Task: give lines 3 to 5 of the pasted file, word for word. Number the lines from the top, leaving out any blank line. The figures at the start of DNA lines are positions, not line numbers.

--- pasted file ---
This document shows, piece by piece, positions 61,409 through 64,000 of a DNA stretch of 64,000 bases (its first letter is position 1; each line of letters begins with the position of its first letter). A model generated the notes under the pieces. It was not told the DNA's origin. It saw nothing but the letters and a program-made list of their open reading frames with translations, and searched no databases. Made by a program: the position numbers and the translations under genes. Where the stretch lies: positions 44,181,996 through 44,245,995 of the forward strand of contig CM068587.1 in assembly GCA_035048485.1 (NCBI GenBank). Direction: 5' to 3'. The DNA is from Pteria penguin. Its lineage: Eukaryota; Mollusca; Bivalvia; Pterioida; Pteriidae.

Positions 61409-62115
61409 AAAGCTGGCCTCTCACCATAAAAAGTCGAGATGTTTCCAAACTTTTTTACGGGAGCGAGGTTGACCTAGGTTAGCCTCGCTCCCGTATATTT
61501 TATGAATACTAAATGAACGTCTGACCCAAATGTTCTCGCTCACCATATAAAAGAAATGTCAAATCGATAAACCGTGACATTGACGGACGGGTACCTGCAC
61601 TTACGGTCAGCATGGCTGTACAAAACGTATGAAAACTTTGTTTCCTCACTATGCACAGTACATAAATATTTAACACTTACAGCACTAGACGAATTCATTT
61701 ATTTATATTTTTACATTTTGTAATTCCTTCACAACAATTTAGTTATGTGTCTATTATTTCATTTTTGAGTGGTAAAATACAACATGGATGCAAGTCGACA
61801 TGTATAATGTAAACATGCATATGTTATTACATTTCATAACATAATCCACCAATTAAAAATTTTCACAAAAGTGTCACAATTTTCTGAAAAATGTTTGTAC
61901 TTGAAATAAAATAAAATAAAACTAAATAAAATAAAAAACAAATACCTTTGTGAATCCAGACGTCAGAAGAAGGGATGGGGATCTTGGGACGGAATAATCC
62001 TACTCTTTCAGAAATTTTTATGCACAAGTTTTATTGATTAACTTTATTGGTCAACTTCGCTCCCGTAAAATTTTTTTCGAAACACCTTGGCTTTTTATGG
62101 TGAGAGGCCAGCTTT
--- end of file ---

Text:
61409 AAAGCTGGCCTCTCACCATAAAAAGTCGAGATGTTTCCAAACTTTTTTACGGGAGCGAGGTTGACCTAGGTTAGCCTCGCTCCCGTATATTT
61501 TATGAATACTAAATGAACGTCTGACCCAAATGTTCTCGCTCACCATATAAAAGAAATGTCAAATCGATAAACCGTGACATTGACGGACGGGTACCTGCAC
61601 TTACGGTCAGCATGGCTGTACAAAACGTATGAAAACTTTGTTTCCTCACTATGCACAGTACATAAATATTTAACACTTACAGCACTAGACGAATTCATTT